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The influence of genes on lipid metabolism and coronary vessel atheromatosis

KOLOVOU G.
 
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Abstract

Atheromatosis of coronary vessels is the most frequent cause of ischemic cardiovascular disease. More than 200 risk factors have been described which lead to premature formation of atheromatic lesion. In our days, gene contribution in the appearance of atheromatosis is undoubted and specifically, some genetic mutations have been recognized as responsible for its premature appearance.

Atheromatosis of coronary vessels is the most frequent cause of ischemic cardiovascular disease. More than 200 risk factors have been described which lead to premature formation of atheromatic lesion.

In our days, gene contribution in the appearance of atheromatosis is undoubted and specifically, some genetic mutations have been recognized as responsible for its premature appearance. The most known mutations are those of LDL receptor gene leading to familiar hypercholesterolemia. Nowadays, approximately 900 mutations of different frequency, according to geographic distribution, have been established. Moreover, apolipoprotein B‐100 (ApoB‐100) and apolipoprotein E (apoE) take a serious part in lipid metabolism. ApoB‐100 familiar deficiency is transmitted with an an autosomal dominant manner and is associated with hyperlipemia and premature atheromatosis [1]. As far as the apoE alleles concerns, E4 has been related with high risk of coronary disease [24]. Other studies including ours (in greek population) have not found such a relation [57]. Framingham Heart Study noticed that not only E4 but also, E2 allele is related with greater risk of cardiovascular incident in men [4].

ABCA1 (ATP‐binding cassette transporter A1) gene mutations represent the genetic etiology of Tangier disease [810]. In their review, Attie and colleagues [11] indicate that ABCA1 gene mutations seem to lead to premature atherosclerosis. Furthermore, Van Dam and colleagues [12] observed that heterozygous subjects of ABCA1 gene polymorphism show endothelium and vascular wall thickness of peripheral arteries.

Cholesterol ester transfer protein (CETP) plays a major role in the remodeling of lipoprotein particles by mediating the transfer of HDL cholesteryl ester. When the level of triglyceride (TG) rich lipoproteins is normal, CETP transfers HDL cholesteryl esters which are directed with special preference towards LDL particles. Oppositively, when the level of fasting or postprandial TG‐rich lipoproteins is increased, CETP transfers HDL cholesteryl esters which are directed now, towards larger very low density lipoprotein particles that result in the formation of small dense LDL particles (atherogenic). TaqIB polymorphism is the best studied CETP gene polymorphism and B2 allele is correlated with the lowest risk of coronary artery disease [13].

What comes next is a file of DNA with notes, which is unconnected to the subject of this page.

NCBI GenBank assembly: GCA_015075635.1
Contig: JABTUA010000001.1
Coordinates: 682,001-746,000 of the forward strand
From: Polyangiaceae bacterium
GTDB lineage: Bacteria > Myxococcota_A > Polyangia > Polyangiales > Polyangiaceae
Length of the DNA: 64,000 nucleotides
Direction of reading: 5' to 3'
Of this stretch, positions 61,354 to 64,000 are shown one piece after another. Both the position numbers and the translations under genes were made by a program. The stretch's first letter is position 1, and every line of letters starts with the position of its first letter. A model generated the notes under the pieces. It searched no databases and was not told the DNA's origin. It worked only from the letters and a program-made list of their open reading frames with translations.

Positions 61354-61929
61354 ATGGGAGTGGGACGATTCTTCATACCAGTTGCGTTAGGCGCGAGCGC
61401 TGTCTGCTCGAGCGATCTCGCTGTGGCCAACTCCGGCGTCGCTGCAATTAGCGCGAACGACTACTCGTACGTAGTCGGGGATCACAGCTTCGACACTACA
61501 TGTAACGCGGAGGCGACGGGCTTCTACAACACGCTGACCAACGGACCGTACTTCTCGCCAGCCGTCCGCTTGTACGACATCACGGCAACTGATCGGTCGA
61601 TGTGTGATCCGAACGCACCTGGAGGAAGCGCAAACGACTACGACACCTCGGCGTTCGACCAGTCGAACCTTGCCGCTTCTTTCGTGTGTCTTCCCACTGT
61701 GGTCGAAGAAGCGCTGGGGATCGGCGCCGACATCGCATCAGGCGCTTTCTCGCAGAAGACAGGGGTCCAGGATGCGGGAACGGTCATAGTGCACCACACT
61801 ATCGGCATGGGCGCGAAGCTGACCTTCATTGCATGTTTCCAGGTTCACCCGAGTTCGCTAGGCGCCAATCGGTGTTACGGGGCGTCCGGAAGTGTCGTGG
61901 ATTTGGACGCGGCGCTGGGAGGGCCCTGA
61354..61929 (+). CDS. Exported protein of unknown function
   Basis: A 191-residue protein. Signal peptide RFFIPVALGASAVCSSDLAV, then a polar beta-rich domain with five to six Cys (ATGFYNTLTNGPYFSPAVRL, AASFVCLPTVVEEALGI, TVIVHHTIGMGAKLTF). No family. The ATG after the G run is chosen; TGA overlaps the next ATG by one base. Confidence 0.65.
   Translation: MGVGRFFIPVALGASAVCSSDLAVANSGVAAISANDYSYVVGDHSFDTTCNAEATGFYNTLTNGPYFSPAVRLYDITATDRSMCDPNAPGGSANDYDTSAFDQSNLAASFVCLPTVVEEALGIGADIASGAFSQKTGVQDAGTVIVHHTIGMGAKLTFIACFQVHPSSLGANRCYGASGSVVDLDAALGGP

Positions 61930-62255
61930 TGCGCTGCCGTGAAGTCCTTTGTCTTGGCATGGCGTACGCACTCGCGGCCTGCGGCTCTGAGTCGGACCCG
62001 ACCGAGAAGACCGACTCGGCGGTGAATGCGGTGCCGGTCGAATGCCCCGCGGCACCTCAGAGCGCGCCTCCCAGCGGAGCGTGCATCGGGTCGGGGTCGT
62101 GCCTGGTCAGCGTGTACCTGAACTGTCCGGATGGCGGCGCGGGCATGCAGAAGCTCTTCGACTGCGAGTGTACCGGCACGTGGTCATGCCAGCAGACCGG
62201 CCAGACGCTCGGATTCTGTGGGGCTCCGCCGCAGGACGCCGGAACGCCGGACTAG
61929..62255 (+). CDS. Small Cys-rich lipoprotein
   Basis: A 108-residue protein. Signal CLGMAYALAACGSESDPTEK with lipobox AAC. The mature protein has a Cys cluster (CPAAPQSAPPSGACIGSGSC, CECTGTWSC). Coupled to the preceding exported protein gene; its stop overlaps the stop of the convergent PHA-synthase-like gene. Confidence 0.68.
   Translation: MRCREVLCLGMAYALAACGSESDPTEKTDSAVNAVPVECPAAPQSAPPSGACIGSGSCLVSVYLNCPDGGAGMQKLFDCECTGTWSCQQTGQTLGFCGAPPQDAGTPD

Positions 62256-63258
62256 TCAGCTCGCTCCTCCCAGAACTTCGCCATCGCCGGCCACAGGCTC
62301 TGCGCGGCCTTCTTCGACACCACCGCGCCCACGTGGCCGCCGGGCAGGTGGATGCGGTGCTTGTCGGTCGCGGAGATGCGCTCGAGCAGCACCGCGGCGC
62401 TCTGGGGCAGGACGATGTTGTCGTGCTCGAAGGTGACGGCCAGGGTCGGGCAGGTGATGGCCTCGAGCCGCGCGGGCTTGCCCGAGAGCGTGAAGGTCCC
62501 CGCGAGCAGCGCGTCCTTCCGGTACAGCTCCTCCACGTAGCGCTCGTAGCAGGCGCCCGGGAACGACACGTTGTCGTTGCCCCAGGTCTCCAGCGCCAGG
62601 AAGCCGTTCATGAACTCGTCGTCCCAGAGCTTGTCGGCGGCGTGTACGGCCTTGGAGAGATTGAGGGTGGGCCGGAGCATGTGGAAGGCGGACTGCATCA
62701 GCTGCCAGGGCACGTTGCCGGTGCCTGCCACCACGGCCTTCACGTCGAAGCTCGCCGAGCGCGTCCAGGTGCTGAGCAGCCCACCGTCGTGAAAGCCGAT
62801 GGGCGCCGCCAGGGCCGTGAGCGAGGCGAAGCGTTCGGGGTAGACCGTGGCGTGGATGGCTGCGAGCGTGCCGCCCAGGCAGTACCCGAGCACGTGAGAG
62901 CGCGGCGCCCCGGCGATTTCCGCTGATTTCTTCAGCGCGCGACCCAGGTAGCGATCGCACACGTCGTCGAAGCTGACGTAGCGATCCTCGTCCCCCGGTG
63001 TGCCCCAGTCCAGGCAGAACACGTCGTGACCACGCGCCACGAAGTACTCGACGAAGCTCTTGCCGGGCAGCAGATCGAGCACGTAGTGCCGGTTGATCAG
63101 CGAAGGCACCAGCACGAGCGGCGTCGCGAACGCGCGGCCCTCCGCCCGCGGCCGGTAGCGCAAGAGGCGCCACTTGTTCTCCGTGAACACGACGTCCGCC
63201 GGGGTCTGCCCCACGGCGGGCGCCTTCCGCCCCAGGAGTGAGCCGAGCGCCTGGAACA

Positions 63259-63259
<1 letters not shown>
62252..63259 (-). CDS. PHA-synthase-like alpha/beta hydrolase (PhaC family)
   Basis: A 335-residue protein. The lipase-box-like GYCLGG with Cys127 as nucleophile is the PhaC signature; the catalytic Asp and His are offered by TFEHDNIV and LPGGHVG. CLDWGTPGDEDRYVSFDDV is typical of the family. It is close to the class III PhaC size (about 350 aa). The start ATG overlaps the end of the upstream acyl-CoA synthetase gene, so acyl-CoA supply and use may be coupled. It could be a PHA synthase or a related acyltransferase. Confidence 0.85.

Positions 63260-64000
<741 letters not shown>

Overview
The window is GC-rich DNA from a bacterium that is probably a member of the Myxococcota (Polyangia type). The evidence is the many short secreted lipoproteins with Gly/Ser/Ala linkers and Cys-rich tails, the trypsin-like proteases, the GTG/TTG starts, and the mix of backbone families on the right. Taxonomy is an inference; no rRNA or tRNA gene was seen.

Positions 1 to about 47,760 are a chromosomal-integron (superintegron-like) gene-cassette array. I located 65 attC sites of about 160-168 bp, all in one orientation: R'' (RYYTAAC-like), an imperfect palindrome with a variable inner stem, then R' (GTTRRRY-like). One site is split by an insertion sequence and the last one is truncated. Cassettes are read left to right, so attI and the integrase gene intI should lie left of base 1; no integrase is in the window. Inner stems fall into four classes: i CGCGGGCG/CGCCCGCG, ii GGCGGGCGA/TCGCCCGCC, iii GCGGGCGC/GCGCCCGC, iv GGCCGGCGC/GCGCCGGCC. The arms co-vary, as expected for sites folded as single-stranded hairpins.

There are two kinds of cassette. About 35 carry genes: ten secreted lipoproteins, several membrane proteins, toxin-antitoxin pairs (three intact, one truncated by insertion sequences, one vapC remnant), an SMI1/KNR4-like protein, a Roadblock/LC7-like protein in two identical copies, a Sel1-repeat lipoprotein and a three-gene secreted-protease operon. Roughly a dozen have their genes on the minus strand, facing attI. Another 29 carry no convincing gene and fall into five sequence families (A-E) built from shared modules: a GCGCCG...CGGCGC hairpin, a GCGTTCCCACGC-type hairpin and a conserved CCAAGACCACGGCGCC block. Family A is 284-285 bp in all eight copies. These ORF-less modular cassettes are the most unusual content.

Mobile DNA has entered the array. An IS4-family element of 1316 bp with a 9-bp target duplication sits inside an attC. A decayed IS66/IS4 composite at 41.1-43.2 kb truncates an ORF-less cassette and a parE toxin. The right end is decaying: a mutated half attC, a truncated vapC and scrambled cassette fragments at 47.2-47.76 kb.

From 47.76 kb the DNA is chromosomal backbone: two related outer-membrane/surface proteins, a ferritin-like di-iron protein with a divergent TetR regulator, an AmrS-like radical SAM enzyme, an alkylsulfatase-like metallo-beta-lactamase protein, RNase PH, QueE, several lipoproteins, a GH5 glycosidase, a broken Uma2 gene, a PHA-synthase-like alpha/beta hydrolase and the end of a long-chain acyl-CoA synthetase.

Lipoprotein lipase (LpL) is composed in parenchymatous cells, transferred and located in artery endothelium, capillary endothelium and artery internal wall. Deficiency or high reduction of LpL gene expression leads to hyperlipoproteinemia type I, including accumulation of triglyceride‐rich lipoproteins and chylomicrons. Concerning LpL gene studied polymorphisms, carriers of Gly188Glu, Asp9Asn and Asn291Ser polymorphisms seem to have atherogenic lipid levels compared with non‐carriers and on the contrary, Ser447Ter carriers seem to have protective lipid profile against atheromatosis. Moreover, in most Gly188Glu carriers, heterozygous subjects present greater risk of ischemic disease while such increase is borderline for Asp9Asn and Asn219Ser polymorphisms. On the contrary, the risk seems to be decreased for Ser447Ter carriers. Finally, only one study concerning women noticed a significant increase of ischemic risk disease among Asn129Ser carriers.

In conclusion, in the future, it is possible that genotypic analysis in patients with cardiovascular disease and later dyslipidemic subjects will be necessary for the diagnosis and treatment planning, in order to reach the point where genetic analysis will be performed as a routine examination. Therefore until today, our knowledge concerning gene action and their interaction with other genes and environmental factors as well is deficient, demonstrating the need for farther research in deep.

References

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